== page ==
Sponsored by the BISA Critical Studies on Terrorism Group and the Teaching About Terrorism Special Interest Group of C-SAP. Supported by the Consortium for Research on Terrorology and Political Violence.
Date of Meeting: 17/18 Oct 2009.
Place: Department of Peace Studies, University of Bradford.
The goal of the meeting is to encourage cross-disciplinary dialogue between academics dealing with the issue of terrorism. We cordially invite submissions from researchers in any field of social sciences to present their research and participate in interdisciplinary discussions.
Topics for panels include, but are not limited to the following:
- Teaching About Terrorism: The arrest of Nottingham University postgraduate student Rizwaan Sabir and a Nottingham administrator Hicham Yezza in relation to the downloading of an ‘Al Qaeda’ manual for Rizwaan’s dissertation research has highlighted the emerging and ongoing difficulties of teaching about ‘terrorism’ and political violence in the current climate. This panel seeks papers which explore cases of controversy or examine the practice of teaching about terrorism. What issues are faced in teaching sensitive issues like terrorism. What constraints are faced on teaching about terrorism and political violence and what should be the response of academics to these constraints? The panel could include reports of particular cases or wider analyses.
- Western State Terrorism: State Terrorism is widely agreed to be the most common and widespread kind of terrorism, yet it is subjected to much less analysis than non-state terror. This panel seeks papers on state terrorism which explore definitions, practices, historical trajectories and questions of how to counter state terror. In particular papers on aspects of Western state terrorism are welcome.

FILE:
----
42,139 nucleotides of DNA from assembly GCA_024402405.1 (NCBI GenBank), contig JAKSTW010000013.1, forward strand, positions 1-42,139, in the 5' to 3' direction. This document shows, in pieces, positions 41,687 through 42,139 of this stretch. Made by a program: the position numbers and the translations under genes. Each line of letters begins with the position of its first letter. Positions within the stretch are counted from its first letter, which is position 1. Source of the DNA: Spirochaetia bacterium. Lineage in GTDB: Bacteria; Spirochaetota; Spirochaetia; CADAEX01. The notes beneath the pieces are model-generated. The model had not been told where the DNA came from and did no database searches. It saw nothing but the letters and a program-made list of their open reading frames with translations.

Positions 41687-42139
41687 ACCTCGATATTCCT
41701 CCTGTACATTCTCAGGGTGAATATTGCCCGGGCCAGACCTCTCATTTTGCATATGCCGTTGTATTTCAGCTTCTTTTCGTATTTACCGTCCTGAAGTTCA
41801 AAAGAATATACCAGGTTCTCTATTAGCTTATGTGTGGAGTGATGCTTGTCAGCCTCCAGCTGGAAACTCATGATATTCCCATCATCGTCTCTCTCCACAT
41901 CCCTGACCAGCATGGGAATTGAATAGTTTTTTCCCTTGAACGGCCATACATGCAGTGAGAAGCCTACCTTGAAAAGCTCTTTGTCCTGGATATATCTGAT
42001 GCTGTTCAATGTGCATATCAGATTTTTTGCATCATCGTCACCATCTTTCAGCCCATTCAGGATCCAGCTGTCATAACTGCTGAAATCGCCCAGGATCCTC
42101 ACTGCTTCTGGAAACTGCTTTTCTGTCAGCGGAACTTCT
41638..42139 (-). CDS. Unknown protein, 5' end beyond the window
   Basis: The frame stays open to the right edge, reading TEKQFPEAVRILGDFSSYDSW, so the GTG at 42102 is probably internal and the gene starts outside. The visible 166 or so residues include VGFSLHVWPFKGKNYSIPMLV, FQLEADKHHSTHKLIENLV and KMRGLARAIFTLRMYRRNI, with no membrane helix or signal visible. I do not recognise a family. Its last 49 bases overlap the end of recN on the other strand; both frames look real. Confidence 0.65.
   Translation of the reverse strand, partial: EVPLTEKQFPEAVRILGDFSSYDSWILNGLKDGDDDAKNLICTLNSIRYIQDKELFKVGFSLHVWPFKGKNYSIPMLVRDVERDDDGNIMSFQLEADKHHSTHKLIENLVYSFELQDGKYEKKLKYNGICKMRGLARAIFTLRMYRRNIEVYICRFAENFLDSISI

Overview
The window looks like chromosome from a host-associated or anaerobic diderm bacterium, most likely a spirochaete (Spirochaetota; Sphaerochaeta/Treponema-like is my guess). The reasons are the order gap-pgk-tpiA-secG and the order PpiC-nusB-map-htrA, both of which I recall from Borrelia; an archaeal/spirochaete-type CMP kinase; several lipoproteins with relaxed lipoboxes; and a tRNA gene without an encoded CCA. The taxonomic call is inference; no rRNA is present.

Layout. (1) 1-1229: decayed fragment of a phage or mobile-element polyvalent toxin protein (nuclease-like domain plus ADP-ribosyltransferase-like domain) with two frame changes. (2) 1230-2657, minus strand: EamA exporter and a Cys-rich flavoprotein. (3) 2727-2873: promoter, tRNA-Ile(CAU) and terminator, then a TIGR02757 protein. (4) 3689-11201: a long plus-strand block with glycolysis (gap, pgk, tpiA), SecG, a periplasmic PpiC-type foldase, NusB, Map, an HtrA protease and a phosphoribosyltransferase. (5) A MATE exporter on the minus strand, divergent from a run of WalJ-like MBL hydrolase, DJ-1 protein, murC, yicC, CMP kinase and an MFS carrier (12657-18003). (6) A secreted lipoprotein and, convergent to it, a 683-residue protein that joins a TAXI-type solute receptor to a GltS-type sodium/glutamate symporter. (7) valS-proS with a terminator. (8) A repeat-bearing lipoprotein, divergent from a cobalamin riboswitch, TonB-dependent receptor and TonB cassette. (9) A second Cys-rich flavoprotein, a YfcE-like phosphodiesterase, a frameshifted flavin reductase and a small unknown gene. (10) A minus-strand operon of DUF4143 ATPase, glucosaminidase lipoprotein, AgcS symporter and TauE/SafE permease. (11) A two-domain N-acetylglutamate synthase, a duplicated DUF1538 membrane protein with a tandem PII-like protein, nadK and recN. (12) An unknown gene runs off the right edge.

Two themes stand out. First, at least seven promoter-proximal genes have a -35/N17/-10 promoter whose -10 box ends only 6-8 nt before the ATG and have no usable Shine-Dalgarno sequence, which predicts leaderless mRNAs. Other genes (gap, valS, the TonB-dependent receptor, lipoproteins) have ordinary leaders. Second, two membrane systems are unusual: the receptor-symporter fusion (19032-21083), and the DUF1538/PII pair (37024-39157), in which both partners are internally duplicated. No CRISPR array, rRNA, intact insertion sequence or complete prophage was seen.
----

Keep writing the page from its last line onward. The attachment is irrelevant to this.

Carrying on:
- The value of the historic dimension? Terrorism is not new, nor is the so-called ‘modern’ form a recent development, even if advances in ICT have increased its reach and significance. This panel seeks to evaluate whether treating terrorism as a modern phenomenon magnifies its significance and prevents rational debate or whether seeing terrorism as a normal part of the politics of violence is to misunderstand the ‘new’ dimension.
- Teaching about terrorism – the non-Atlantic perspective. This panel seeks to identify and understand the approach and substance employed in countries and establishments outside the US and Western Europe.
These topics are interpreted in the broadest sense. We invite papers also from any other areas that engage with Critical Terrorism Studies. There is no charge for admission.
To submit a proposal
Please send an abstract of max. 300 words no later than August, 14, 2009 by e-mail to Valentina Bartolucci email@example.com.